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Accountability, Transparency, and Inflation Targeting

  • Walsh, Carl E

Inflation targeting regimes define a performance measure for the central bank. A regime that places a large (small) weight on achieving the target is analogous to a high- (low-) powered incentive scheme. High-powered incentive structures promote accountability but may distort stabilization policy. The optimal power under inflation targeting is derived under perfect and imperfect information. The fundamental trade-off between accountability and stabilization depends on the degree of transparency, defined as the ability to monitor the central bank's performance. Multiplicative uncertainty increases the optimal weight to place on achieving an inflation target.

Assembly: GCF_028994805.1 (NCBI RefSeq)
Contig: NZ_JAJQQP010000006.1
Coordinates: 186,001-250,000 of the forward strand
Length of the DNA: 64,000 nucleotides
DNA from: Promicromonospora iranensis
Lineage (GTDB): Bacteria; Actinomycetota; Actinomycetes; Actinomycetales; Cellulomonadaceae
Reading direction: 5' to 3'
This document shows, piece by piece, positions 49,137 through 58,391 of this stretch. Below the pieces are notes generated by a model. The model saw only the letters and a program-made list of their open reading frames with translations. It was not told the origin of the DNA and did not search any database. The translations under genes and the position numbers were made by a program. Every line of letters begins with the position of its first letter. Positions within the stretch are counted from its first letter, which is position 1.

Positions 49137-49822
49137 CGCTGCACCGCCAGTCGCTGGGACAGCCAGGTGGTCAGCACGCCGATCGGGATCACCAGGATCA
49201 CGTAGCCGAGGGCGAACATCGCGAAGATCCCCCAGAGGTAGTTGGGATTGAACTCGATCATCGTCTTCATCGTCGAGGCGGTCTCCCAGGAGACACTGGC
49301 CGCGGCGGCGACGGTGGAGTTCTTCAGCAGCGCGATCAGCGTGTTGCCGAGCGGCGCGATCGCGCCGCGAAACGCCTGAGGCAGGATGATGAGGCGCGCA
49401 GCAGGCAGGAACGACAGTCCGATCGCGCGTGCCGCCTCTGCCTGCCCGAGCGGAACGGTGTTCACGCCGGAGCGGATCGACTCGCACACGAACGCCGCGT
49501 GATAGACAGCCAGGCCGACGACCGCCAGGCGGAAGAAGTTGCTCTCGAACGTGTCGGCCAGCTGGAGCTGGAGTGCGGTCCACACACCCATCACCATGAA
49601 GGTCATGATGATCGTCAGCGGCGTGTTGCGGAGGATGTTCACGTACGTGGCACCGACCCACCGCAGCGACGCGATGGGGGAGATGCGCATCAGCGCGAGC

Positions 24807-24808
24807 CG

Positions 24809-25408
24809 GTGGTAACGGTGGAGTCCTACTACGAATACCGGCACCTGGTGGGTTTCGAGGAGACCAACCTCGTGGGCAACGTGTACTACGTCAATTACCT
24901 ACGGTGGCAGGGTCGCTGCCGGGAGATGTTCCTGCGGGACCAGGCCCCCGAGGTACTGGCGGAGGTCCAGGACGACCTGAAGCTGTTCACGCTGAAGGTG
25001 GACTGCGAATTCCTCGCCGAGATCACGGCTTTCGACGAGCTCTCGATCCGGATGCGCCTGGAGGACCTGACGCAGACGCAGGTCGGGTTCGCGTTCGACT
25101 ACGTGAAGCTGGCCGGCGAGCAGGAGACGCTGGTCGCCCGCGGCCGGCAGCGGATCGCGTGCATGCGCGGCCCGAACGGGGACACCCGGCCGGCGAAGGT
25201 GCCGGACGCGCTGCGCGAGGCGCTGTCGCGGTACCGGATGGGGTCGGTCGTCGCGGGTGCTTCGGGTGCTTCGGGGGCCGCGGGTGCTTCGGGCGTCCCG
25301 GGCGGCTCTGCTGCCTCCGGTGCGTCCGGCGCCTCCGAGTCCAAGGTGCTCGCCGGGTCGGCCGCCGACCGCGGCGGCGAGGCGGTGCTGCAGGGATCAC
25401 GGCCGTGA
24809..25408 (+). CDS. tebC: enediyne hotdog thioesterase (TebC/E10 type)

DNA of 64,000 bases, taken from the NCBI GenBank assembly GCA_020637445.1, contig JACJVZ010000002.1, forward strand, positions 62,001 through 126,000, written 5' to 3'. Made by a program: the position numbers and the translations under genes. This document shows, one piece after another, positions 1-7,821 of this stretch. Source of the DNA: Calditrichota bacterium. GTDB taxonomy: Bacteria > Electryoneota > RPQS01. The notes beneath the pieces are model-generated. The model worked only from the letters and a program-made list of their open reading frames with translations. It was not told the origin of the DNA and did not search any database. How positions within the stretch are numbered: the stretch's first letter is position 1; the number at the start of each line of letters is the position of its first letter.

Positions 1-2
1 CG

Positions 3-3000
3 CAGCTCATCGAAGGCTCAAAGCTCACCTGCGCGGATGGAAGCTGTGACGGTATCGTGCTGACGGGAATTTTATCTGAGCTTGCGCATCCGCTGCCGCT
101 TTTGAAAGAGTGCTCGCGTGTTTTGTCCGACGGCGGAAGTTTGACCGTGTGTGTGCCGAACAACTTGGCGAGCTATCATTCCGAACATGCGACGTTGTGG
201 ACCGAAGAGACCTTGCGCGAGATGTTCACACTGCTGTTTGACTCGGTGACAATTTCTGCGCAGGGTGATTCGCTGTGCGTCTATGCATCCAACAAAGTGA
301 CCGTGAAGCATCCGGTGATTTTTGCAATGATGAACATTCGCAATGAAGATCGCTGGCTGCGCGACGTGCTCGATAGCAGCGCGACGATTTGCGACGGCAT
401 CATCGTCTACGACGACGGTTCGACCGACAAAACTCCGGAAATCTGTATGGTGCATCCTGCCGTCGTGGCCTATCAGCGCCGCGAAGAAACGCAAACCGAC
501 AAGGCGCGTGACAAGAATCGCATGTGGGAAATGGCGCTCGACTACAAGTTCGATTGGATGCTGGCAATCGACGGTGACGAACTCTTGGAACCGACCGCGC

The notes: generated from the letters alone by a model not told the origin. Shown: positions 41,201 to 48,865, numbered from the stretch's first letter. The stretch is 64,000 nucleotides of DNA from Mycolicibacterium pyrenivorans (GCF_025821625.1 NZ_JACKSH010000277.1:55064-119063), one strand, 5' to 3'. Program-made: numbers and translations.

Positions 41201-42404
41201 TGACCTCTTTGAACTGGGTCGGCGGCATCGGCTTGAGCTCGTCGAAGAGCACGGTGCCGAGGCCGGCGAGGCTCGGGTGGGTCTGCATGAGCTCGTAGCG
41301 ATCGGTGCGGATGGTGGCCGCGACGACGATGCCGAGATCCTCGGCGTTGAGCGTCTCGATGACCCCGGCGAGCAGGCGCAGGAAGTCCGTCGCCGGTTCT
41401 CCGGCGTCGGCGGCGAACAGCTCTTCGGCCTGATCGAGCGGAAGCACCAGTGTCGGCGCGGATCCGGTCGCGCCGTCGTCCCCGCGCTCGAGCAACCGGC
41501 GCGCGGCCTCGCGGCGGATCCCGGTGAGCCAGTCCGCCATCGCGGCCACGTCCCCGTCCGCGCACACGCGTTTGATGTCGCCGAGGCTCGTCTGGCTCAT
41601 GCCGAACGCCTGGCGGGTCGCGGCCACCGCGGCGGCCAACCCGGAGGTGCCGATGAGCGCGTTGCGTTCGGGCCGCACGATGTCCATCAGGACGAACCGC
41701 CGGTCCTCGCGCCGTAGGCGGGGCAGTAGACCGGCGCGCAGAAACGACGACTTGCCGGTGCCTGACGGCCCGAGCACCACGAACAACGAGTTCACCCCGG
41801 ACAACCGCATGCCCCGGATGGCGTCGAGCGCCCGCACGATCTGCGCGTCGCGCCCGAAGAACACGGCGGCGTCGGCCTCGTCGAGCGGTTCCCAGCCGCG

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Article provided by Blackwell Publishing in its journal Journal of Money, Credit and Banking.

Volume (Year): 35 (2003)
Issue (Month): 5 (October)
Pages: 829-49

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Handle: RePEc:mcb:jmoncb:v:35:y:2003:i:5:p:829-49
Contact details of provider: Web page: http://www.blackwellpublishing.com/journal.asp?ref=0022-2879

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  14. Canzoneri, Matthew B & Nolan, Charles & Yates, Anthony, 1997. "Mechanisms for Achieving Monetary Stability: Inflation Targeting versus the ERM," Journal of Money, Credit and Banking, Blackwell Publishing, vol. 29(1), pages 46-60, February.
  15. Woodford, Michael, 2000. "Optimal Monetary Policy Inertia," Seminar Papers 666, Stockholm University, Institute for International Economic Studies.
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  19. Canzoneri, Matthew B, 1985. "Monetary Policy Games and the Role of Private Information," American Economic Review, American Economic Association, vol. 75(5), pages 1056-70, December.
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  32. Walsh, Carl E, 1999. "Announcements, Inflation Targeting and Central Bank Incentives," Economica, London School of Economics and Political Science, vol. 66(262), pages 255-69, May.
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